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A GUIDED JOURNEY

physics to God logo

Can Physics Prove God?

Physics to God is a guided journey through modern physics to discover God. We start from the fine tuning of the constants of nature, travel through the multiverse, and ultimately arrive at a compelling idea of God.




Introduction


Elie  

Welcome to Physics to God, a guided journey through modern physics to discover God. My name is Elie Feder, and I'm an orthodox rabbi and a mathematician.


Aaron  

And my name is Aaron Zimmer. I'm also an orthodox rabbi with a deep interest in physics and philosophy. On this podcast, we'll discuss some of the most fascinating developments in physics and make a convincing argument that they point directly to the existence of God. 


Elie  

You see, over the past few decades, scientists have discovered very special features of the natural world, features which are absolutely necessary for the existence of our complex and ordered universe. Most specifically, we have the constants of nature, numbers whose precise values seem almost too perfect to be explained by chance alone. This is called fine tuning. If you don't follow exactly what that means just yet, don't worry about it. On Physics to God, Aaron and I will explain it all in a language that you can understand. We'll show you how our universe's special features present a great mystery, and that the solution to this mystery demonstrates the existence of an intelligent cause of the universe. 


Aaron  

We're definitely not the first people to discover these special features of our universe. In fact, scientists have been grappling with them for decades. Some of the most prominent names in the scientific community have noticed the exact same thing. For example, Stephen Hawking, Martin Rees, Max Tegmark, amongst others. Because they don't want to bring God into the equation, they suggested a different reason these constants seem perfectly fine tuned for our universe to emerge. Many top physicists have posited a multiverse, which is an infinite number of universes, each one with different values for these numbers. Of course, even they admit that we can never observe these parallel universes. 


Elie  

Now that sounds a lot more like science fiction than science. 


Aaron  

While it may sound like science fiction, some of the most brilliant people in the world are proponents of the multiverse theory. And while we don't agree with it, we're still going to take it very seriously.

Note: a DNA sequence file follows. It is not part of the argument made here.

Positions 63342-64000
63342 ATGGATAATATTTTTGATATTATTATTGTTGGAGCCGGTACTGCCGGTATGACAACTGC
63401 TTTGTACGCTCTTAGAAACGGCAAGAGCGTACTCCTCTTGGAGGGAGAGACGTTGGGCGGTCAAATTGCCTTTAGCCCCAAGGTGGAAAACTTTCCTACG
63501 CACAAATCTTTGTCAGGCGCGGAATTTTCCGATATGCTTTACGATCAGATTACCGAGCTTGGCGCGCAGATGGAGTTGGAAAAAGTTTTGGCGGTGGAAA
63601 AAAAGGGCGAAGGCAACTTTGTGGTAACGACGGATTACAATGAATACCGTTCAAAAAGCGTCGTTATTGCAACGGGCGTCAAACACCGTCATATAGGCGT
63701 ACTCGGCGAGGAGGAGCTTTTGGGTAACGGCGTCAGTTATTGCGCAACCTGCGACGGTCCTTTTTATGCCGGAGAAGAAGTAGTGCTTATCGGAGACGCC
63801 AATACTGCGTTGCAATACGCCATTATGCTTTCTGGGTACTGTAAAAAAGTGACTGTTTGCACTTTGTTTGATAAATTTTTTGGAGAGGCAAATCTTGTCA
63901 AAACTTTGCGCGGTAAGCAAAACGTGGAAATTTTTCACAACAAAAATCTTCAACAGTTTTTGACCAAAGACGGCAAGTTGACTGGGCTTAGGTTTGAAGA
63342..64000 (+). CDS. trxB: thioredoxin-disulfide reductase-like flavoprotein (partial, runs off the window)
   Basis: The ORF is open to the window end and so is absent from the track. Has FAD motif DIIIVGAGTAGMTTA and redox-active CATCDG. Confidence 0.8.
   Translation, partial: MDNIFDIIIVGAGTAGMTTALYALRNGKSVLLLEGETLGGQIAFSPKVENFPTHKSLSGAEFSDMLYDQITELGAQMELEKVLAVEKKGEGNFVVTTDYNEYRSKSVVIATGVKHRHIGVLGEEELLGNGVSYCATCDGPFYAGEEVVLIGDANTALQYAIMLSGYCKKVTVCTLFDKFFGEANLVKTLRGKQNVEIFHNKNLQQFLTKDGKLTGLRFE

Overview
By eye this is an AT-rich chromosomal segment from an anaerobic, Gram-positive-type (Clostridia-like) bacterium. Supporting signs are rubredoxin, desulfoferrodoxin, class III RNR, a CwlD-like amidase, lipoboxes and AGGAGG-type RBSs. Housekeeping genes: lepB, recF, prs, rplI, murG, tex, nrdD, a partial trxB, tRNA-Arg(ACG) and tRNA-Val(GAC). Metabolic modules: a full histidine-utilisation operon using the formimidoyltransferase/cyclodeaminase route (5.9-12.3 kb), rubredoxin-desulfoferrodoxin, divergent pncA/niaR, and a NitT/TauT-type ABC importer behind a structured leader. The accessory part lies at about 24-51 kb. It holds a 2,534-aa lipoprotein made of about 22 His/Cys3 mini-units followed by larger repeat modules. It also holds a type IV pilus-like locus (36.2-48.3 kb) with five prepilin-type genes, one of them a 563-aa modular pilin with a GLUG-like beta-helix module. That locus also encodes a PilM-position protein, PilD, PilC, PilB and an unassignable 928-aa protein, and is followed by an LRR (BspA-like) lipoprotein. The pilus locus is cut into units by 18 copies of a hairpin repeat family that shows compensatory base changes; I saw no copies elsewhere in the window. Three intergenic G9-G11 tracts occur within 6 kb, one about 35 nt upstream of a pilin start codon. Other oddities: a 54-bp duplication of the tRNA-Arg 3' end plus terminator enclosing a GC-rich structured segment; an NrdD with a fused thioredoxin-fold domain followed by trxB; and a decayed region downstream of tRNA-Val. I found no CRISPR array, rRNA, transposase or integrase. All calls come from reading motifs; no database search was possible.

Elie  

Regardless of what you maintain about the multiverse, if modern scientists are willing to posit something as wild as that, you can be certain that fine tuning shows that there's a very big mystery to solve. And on Physics to God, we'll explain the great mystery of the constants and then slowly and convincingly illustrate its proper solution. 


The Hosts' Bios


Aaron  

But before we get too far ahead of ourselves, let's explain a little more about who we are and what we're going to do. And just as importantly, what we're not going to do 


Elie

Good idea, Aaron. Why don't you tell us a little bit more about yourself and your background? 


Aaron  

Okay, after receiving my degree in physics, together with my rabbinical ordination, I considered going to graduate school. But I had so many other interests besides physics, things that I wanted to think about like philosophy, mathematics, biology, amongst other things. So I chose a bit of an unconventional path. I started trading commodity futures - oil, gas, cotton, sugar, coffee, all using my own money. I used the conceptual categories and the way of thinking that I learned from both physics and from the advanced Brisker Method of analyzing the Talmud. I was fortunate to be successful enough that I was able to retire from trading commodities after 11 years. Now I have the free time and energy to devote to all those various branches of knowledge in addition to studying advanced physics.